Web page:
Bildt warns of British ‘Balkanisation’

Swedish foreign minister enters Scots independence debate

Swedish foreign minister and ex-UN special envoy to Balkans Carl Bildt

Sweden’s foreign minister has warned that Scottish independence would lead to the “Balkanisation of the British Isles” and have far-reaching consequences for the rest of Europe, in the strongest expression of concern from another EU government so far.

Carl Bildt told the Financial Times that there would be “unforeseen chain reactions” in both Europe and the UK if Scotland were to vote for independence on September 18.

“I think it’s going to have far more profound implications than people think. The Balkanisation of the British Isles is something we are not looking forward to,” said Mr Bildt, who was the UN’s special envoy to the Balkans between 1999 and 2001.

“It opens up a lot, primarily in Scotland but also in the UK. What are the implications for the Irish question? What happens in Ulster?”

His comments echo warnings from Lord Robertson, the former secretary-general of Nato, who raised eyebrows in Scotland in April when he said a Yes vote in September’s referendum would be “cataclysmic in geopolitical terms” and could lead to “Balkanisation” across Europe.

Mr Bildt said a yes victory would start a turbulent process in which the smaller “rump” of the UK would probably have to renegotiate some of its own EU membership terms.

“The vote is one thing. But there will then be a fairly painful period of separation and how is that going to affect the EU relationship? I assume there will have to be renegotiation of votes,” he said.

Officials also fear that issues such as the UK’s rebate from the EU budget could be debated anew in case of a Scottish yes.

Sweden is one of the UK’s closest allies in Europe and its centre-right government, led by prime minister Fredrik Reinfeldt, has struck up a close relationship with David Cameron’s Conservatives.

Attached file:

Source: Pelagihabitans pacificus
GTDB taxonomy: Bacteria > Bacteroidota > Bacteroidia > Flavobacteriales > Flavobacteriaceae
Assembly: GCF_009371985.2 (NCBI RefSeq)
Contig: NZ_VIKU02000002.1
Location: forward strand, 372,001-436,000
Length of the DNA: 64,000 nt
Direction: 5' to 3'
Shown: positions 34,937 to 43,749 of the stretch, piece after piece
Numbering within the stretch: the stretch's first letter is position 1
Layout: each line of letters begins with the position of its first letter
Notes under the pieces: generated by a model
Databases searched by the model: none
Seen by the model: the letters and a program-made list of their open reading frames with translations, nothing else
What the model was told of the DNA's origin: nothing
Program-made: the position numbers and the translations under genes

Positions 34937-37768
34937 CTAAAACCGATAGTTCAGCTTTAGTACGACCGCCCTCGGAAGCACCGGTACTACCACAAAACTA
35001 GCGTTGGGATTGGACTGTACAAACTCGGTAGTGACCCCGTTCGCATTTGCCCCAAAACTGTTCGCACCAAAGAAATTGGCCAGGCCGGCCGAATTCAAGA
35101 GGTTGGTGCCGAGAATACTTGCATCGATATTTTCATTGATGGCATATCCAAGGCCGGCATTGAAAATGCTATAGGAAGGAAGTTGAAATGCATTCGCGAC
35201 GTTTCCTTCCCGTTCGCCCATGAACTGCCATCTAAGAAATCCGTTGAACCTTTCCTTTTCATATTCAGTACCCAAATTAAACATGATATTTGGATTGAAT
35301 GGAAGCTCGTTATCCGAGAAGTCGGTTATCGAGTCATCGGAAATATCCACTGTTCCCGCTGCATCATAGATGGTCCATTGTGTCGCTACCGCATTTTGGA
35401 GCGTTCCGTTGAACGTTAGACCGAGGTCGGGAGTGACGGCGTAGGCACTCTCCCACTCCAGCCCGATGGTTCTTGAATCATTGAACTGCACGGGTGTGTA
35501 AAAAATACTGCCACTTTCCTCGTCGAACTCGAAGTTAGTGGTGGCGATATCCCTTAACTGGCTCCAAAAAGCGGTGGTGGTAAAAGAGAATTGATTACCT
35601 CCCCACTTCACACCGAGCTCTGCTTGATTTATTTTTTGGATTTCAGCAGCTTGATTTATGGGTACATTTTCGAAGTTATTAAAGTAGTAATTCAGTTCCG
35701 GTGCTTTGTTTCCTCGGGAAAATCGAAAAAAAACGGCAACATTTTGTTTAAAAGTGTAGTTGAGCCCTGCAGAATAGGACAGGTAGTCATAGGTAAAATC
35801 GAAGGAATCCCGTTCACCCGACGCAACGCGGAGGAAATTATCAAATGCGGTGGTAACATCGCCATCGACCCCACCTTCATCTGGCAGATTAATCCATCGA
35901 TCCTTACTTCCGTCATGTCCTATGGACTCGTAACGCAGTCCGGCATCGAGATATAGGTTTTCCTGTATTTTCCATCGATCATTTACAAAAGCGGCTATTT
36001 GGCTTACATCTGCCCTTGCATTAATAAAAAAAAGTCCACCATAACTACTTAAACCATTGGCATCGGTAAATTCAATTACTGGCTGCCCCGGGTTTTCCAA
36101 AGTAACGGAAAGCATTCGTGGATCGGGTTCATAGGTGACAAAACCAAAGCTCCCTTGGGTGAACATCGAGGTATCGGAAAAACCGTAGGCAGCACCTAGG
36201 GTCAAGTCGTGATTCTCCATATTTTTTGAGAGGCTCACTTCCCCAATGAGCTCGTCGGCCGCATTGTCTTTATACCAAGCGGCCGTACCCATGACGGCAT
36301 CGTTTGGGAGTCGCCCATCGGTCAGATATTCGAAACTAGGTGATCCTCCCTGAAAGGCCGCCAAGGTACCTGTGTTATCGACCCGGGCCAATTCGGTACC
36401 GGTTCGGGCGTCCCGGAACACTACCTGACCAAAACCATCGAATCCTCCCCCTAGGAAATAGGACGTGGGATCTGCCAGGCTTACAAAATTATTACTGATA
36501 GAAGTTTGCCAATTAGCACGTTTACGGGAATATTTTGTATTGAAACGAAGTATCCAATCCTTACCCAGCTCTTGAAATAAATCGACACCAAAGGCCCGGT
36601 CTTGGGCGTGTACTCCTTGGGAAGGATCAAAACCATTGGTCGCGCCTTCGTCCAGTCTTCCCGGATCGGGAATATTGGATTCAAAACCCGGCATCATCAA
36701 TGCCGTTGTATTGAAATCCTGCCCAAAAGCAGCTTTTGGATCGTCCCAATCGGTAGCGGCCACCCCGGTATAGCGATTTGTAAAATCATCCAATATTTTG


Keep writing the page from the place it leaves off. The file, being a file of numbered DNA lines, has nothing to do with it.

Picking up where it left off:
Mr Bildt, a former prime minister and one of the EU’s most respected and influential foreign ministers, also warned of the dangers of the UK leaving the EU in a referendum that Mr Cameron has promised to hold by 2017.

“If we were to lose the UK it would be a significant setback. The EU would lose a significant element of global clout. It would be an even bigger disaster for the UK.”

The UK would be seen as “an island adrift in the Atlantic”, Mr Bildt said.

Mr Reinfeldt is set to hold a mini-summit of northern liberal leaders early next month to discuss the division of top jobs in the EU. As well as Mr Cameron, Germany’s Angela Merkel and the Netherlands’ Mark Rutte have been invited. But both Swedish and UK officials privately worry that the UK’s rhetoric on the EU is already affecting its ability to influence the debate.

He added that the referendums over Scotland and the EU in the UK showed that the debate in Europe was moving away from how to handle the eurozone crisis to a more political phase. “The main challenges in the past five years have been economic ones. Looking ahead for the next five years, it is political challenges in the east fairly obviously and also in the west fairly obviously,” he said.


Letter in response to this report:

If Scotland can secede, what’s stopping less stable states? / From Dr Gautam Pingle

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